LONG BEACH — The long-proposed on-campus hotel and stadium-sports complex for Cal State Fullerton passed their final hurdle Wednesday.
Without debate on the issue, the California State University Board of Trustees concluded its two-day monthly meeting Wednesday afternoon by giving a unanimous voice vote to the Cal State Fullerton construction proposals.
The Fullerton campus president, Jewel Plummer Cobb, said the way now is cleared for construction to begin next summer on the 224-room Marriott Hotel, which will be the only hotel on a public university campus in California.
"It will take a little longer to get started on the sports complex because we have to have its plans approved (by CSU trustees), but we hope to get it under way some time next year," she said.
Completion of the hotel is scheduled for the fall of 1988. Cobb said Wednesday that she hopes to have the stadium and sports complex opened by the fall of 1989.
The hotel will be on Nutwood Avenue just off the Orange Freeway on land currently used as part of a parking lot. The unique arrangement guarantees financing for the campus sports complex. Part of the hotel profits will repay the City of Fullerton Redevelopment Agency, which is advancing the $6.7 million needed to build a 10,000-seat football-soccer stadium and a 2,000-seat baseball pavilion.
The vote of the trustees Wednesday was the last approval needed by the Fullerton university in its tortuous, 10-year struggle to find a way to finance and build the sports facilities. The 24,000-student Cal State campus currently has no place for its home football games and for years has rented Santa Ana's municipal field.
The lack of a home field has meant that the Cal State Fullerton football team schedules most of its games as road trips. Coach Gene Murphy noted recently that since 1980, there have been 76 Cal State Fullerton football games, 52 of them "away." University officials blame the low student turnout at "home" games on the fact that they are played in Santa Ana rather than on campus.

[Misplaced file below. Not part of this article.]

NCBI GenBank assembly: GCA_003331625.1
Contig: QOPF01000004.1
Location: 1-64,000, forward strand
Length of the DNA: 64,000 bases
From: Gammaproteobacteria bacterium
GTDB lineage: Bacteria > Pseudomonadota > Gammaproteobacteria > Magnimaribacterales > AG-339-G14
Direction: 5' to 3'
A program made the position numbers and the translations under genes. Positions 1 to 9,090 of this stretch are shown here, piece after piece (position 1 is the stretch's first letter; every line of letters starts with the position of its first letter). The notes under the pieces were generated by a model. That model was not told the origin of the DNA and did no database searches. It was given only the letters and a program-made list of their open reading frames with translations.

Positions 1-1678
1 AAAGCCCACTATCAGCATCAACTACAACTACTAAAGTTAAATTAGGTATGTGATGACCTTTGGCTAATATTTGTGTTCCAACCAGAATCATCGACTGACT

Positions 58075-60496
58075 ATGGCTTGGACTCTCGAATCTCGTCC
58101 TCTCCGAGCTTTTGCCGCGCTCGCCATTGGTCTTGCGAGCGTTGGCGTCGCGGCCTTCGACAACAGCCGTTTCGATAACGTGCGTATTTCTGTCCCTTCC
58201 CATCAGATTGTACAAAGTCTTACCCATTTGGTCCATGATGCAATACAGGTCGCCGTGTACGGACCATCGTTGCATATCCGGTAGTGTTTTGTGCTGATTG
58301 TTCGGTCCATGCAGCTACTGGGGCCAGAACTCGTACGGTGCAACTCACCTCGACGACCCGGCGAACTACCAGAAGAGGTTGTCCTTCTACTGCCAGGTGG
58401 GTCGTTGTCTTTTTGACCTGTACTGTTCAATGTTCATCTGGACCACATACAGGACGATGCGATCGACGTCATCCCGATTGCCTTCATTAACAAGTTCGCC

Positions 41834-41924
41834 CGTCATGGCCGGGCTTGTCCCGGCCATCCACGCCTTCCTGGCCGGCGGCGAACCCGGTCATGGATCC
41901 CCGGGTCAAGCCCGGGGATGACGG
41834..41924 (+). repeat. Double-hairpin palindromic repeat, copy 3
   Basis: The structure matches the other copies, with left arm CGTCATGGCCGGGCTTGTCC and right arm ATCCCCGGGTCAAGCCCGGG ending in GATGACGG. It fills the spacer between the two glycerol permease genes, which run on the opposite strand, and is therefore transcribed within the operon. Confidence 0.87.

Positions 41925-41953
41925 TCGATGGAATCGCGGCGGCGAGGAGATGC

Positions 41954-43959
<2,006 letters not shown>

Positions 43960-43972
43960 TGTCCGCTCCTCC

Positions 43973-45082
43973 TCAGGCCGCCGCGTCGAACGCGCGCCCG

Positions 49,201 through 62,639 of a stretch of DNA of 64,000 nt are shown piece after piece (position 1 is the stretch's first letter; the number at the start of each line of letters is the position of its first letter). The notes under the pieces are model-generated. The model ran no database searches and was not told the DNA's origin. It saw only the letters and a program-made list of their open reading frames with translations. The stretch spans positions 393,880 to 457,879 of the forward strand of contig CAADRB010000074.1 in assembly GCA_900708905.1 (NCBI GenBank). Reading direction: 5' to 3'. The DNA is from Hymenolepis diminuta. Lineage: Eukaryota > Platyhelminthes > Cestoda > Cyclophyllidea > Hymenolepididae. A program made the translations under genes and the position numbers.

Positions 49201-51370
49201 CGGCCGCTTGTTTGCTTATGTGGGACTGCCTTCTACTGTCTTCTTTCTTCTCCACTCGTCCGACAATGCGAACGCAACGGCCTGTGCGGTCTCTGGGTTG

Since state money was in short supply, Cal State Fullerton sought private financing to build the sports complex. With the cooperation of the City of Fullerton, the campus worked out a plan for leasing a 3.1-acre plot to the city's Redevelopment Agency, which in turn would lease the land to a hotel builder. That plan took shape in early 1980.
RJS Development Inc. of Houston had agreed to build a 12-story hotel, and Cal State Fullerton seemed on the verge of starting construction, but in 1983, an environmental group, the Coalition for Student Action, opposed the hotel and tried to block it in court. It was June, 1984, before the state Supreme Court settled the case by refusing to review a lower court decision favorable to the university.
Development Firm Withdrew
But by then, economic conditions for new hotels had soured. RJS Development withdrew from the hotel project in June of 1985, saying "the market has changed since 1982, and the benefits to our company have greatly diminished." Cal State Fullerton and the City of Fullerton went back to the drawing boards and in December, 1985, announced that the Marriott Corp. of Bethesda, Md., had agreed to take over the project.
Marriott's proposal--approved by CSU trustees Wednesday--calls for two six-story towers rather than the 12-story high-rise planned by RJS.
The biggest battle for the hotel proposal came last month, when the Cal State Fullerton Faculty Senate expressed criticism. While the faculty group has no authority to grant or block construction projects on campus, President Cobb decided that she would nonetheless allow the Faculty Senate to decide the fate of the hotel and sports complex.
"It's a matter of collegiality," she said. "If the academic senate votes to oppose the proposal, it will be dropped."
Her gamble paid off. Although some faculty representatives complained about the growth of sports on the campus, the overall Faculty Senate endorsed the hotel and sports complex with a 38-4 vote. The City of Fullerton Redevelopment Agency followed with its final approval.
On Tuesday, a Cal State Fullerton student group, the Multicultural Council, urged a CSU trustees' committee to insert requirements in the hotel proposal to guarantee priority hiring to students and priority to students wanting to rent facilities. Debate on that request caused some anxiety to hotel supporters.
But in the end, the trustees' committee simply added a paragraph that "encourages the negotiation of agreements with Marriott Corp. which promote priority employment . . . and priority use" of the hotel by students.
University officials said the language is not legally binding and wouldn't "scare off" Marriott from proceeding with construction.